I discovered the gay farm scam circa 2003, before the American evangelical Christians exported their homophobia on the coattails of George Bush's AIDS funding to faith-based organizations. I understand that the desperation of poverty can trump trustworthiness and engender creativity. Kudos to their innovation even if the gay posers preyed on queer wallets. When asked what their cover was for the gay farm, what did they tell their neighbors? They said they were a church group, ironically.

In the meantime, the U.S. State Department pressures Uganda's leaders while Britain, Sweden, and the European Union threaten to withhold aid if the Bill passes. However, some fear that this donor-driven strategy might engender a backlash against LGBTs in Uganda, adding further to the community's scapegoating and source of distraction during this time of political turmoil when millions of aid money has embroiled the Parliament in scandal. Nonetheless, President Museveni backed away from the Bill before. We must pressure him to do it again.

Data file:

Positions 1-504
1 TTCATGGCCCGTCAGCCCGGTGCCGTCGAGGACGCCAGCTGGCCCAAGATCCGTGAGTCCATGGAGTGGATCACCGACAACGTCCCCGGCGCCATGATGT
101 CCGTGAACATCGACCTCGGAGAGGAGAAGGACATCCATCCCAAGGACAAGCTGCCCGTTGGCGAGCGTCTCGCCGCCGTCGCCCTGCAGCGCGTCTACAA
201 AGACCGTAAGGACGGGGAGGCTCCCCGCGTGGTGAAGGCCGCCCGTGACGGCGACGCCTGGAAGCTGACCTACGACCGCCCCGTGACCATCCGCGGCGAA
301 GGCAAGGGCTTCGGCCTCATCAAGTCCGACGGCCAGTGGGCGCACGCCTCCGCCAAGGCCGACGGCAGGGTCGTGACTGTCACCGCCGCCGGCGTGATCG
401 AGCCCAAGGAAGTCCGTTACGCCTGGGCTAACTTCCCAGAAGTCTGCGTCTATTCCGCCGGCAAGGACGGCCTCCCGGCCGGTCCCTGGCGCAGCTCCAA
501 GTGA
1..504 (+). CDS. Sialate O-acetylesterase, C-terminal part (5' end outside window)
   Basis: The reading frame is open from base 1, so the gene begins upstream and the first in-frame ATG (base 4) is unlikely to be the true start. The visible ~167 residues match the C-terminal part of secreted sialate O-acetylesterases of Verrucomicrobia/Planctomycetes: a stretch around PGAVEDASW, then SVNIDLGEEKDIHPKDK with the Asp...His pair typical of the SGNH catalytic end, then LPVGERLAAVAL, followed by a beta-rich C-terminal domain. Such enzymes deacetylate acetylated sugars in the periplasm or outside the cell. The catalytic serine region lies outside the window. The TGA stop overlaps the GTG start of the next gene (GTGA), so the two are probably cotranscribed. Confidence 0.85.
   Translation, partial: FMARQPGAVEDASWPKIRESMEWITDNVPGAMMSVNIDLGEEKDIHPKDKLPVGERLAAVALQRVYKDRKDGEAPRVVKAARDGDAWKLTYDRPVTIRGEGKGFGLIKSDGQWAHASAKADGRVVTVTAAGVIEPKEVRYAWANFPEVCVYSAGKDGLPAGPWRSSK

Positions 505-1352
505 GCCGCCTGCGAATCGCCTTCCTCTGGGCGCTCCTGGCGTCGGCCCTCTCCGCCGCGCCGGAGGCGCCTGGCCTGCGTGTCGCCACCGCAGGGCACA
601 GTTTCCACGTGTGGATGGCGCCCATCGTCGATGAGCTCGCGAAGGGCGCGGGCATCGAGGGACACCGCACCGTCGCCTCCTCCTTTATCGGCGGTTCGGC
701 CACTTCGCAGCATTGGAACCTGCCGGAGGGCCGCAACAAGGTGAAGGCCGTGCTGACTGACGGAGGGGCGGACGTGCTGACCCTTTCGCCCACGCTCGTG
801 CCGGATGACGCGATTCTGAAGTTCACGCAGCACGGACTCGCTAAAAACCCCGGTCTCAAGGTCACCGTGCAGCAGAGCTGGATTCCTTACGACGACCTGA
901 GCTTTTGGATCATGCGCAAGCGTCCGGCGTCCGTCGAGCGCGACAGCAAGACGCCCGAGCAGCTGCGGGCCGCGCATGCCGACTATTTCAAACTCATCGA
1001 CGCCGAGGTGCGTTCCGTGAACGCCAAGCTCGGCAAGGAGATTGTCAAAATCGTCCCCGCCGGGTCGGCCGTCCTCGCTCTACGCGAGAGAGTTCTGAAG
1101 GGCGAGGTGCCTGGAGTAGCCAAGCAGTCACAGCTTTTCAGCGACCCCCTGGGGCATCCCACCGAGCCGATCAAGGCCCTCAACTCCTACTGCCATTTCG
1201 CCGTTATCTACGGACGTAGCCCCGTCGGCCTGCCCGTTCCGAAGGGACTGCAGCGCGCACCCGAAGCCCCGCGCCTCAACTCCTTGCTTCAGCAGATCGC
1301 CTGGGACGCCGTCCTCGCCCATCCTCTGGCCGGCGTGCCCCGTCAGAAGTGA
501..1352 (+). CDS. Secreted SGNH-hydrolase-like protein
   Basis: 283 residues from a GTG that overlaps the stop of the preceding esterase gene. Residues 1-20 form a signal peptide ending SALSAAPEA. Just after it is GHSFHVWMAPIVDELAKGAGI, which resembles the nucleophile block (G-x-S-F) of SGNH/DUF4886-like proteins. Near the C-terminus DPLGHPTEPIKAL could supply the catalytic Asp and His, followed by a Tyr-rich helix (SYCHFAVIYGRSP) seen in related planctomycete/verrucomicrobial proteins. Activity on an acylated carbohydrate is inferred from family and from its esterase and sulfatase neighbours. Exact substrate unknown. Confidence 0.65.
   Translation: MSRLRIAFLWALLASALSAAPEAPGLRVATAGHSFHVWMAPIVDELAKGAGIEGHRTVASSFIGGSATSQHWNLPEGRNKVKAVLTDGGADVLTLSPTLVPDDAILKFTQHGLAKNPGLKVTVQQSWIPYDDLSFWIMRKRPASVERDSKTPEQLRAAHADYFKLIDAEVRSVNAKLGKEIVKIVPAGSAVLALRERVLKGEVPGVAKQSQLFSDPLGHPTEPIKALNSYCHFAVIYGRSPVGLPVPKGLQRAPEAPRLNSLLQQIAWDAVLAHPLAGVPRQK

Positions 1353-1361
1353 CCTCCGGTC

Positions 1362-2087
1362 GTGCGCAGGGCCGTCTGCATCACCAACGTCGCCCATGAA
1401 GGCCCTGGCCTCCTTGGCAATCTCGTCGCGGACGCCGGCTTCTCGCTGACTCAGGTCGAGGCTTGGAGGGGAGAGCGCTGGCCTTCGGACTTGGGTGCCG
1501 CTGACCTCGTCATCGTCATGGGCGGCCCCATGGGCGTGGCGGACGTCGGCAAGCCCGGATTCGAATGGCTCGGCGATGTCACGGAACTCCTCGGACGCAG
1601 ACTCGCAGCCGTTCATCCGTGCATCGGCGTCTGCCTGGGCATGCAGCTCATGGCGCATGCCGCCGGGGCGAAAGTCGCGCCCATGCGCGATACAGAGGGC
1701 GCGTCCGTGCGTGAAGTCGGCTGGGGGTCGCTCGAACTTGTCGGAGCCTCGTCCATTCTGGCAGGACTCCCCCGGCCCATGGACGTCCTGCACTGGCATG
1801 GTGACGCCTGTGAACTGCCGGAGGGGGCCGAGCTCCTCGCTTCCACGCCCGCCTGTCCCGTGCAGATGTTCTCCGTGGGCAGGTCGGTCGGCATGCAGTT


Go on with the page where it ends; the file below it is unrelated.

After we all un-die ourselves, the French activists make a plea for us to keep in touch; they say the Ugandans living in France need our political, emotional and material support, and come the spring, maybe even a wedding gown or two.